As quietly as he goes about campus and downplays his personal achievements, Pagliaro went into the Harvard game as the nation's leading scorer (9.7 points per game) and seventh-best rusher (123.4 yards per game). He was also Yale's alltime scoring leader with 33 touchdowns and No. 2 career rusher. And, having gained 1,023 as a junior and 987 so far this season, he stood an excellent chance of becoming the only Yale runner to have back-to-back 1,000-yard seasons.
It would be enough to qualify Pagliaro for storybook status to point out that he grew up just 12 miles down the road in Derby, Conn. (literally "down the road," the Yale Bowl abutting Derby Avenue), a largely Italian-Irish industrial town of 12,000. The 5'10", 190-pound Pagliaro was courted by some 75 schools, but with a lifelong dream of scoring touchdowns for Yale like his boyhood heroes Chuck Mercein, Calvin Hill and Dick Jauron, not for a moment did he entertain notions of going anywhere else. "He is a combination of Albie Booth and Clint Frank, a scooter and a bouncer," says teammate Kevin Kelly, an offensive end and noted student of Yale football lore. Even Old Blues concur that "Pags" is the stuff of legend.
Handsome and soft-spoken as Pagliaro is, if they ever make the movie Pagliaro of Yale, somewhere in the film will be this line, authored by Yale's Sports Information Director Peter Easton: "To the folks in Derby, John was a hero. He was going to go to Yale and become an even bigger hero and, by God, he has."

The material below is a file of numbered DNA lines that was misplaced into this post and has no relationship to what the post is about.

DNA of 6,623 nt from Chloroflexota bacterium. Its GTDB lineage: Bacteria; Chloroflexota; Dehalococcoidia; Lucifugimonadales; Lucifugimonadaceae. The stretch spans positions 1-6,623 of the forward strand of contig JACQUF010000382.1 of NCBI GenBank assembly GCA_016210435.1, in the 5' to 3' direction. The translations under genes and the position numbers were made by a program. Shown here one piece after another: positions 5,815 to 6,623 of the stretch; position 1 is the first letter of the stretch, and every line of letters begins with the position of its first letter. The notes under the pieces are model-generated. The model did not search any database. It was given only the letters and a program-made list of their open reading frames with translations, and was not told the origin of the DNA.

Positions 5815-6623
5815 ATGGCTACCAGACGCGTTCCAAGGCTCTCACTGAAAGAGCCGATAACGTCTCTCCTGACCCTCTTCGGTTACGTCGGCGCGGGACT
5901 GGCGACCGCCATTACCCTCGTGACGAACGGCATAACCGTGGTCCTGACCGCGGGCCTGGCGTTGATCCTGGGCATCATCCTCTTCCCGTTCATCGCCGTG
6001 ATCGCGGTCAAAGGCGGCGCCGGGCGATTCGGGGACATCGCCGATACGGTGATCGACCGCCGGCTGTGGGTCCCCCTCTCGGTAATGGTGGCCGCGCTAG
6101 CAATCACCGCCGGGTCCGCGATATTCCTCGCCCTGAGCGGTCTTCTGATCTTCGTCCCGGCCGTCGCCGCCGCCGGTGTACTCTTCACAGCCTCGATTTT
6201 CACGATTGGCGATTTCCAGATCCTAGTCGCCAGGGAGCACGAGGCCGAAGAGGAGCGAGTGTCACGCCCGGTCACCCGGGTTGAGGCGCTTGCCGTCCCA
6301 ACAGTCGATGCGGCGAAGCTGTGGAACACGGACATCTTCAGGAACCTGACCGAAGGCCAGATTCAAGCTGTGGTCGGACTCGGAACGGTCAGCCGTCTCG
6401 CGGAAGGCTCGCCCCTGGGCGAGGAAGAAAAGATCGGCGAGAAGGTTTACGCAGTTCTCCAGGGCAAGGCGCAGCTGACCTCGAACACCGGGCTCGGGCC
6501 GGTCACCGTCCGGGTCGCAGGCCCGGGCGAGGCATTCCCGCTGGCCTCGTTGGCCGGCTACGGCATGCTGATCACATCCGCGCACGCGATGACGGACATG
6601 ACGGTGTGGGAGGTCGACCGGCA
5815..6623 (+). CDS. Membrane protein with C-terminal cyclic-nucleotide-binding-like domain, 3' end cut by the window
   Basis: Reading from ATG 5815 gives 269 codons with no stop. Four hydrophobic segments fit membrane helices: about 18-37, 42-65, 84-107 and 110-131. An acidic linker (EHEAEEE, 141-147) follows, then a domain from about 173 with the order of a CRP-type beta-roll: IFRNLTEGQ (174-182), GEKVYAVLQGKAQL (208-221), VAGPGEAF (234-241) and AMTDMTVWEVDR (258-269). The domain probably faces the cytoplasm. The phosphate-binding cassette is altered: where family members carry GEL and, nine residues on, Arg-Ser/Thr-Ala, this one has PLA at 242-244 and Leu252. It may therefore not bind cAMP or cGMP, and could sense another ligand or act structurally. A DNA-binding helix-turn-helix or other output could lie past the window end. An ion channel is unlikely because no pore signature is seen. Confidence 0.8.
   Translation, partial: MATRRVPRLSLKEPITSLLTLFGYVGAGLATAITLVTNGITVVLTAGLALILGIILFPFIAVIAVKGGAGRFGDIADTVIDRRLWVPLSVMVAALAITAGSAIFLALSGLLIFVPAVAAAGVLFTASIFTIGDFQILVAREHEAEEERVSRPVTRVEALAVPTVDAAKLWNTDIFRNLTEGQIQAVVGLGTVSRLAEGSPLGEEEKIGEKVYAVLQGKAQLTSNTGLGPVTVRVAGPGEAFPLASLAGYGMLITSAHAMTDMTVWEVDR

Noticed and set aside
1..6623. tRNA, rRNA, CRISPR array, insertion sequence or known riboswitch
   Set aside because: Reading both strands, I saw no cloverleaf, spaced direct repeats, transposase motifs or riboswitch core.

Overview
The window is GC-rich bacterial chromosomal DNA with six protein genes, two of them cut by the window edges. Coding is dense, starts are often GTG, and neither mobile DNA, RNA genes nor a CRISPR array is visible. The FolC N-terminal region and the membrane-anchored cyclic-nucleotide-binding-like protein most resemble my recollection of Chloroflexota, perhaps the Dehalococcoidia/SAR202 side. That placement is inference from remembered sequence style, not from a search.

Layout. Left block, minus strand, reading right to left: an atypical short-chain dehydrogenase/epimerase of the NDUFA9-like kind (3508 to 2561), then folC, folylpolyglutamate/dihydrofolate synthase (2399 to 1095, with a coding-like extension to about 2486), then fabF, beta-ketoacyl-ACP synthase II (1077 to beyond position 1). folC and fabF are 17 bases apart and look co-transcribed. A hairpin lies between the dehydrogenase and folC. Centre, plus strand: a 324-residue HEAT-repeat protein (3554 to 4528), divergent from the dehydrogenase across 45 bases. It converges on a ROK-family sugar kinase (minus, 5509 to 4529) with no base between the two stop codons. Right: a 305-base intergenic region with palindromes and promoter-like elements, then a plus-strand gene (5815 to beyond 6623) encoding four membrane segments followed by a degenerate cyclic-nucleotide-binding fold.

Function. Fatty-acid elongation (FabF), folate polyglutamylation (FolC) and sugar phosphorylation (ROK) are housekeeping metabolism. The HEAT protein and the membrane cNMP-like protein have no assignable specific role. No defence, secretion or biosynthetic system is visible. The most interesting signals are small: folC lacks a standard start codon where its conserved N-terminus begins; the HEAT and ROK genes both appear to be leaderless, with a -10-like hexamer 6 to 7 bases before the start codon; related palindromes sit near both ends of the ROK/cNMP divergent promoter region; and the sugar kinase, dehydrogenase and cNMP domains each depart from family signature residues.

To accommodate the folks in Derby—Defensive Tackle Bob Skoronski and punter/punt returner Mike Sullivan also have ties to the town—Yale opened up a ticket outlet at the Housatonic Lumber Co. there. Pagliaro and his father, a postal worker, shelled out more than $600 so relatives and friends and the quarter-beer drinkers at "Uncle Anthony's" Stork's Tavern could see The Game.
On a bright, crisp and windless Saturday, 64,685 fans were in the Bowl for the 94th renewal. Yale mounted the first drive, a workmanlike 60-yard attack, with ballcarrying duties spread around to keep the Harvard defense from keying on Pagliaro. When the Elis stalled, Dave Schwartz, a starting forward on the soccer team, booted a 22-yard field goal.
Then Harvard's multiflex began to whir from its own 38. Sometimes backs would line up as ends, sometimes 10 men would be on the line. The Crimson ran from single, double and triple wings. They used cross bucks, traps and options. There were so many men in motion they appeared to be square dancing. On the first play of the second quarter Brown passed 14 yards to Tight End Paul Sablock for a touchdown and Gary Bosnic's conversion made it 7-3 Harvard.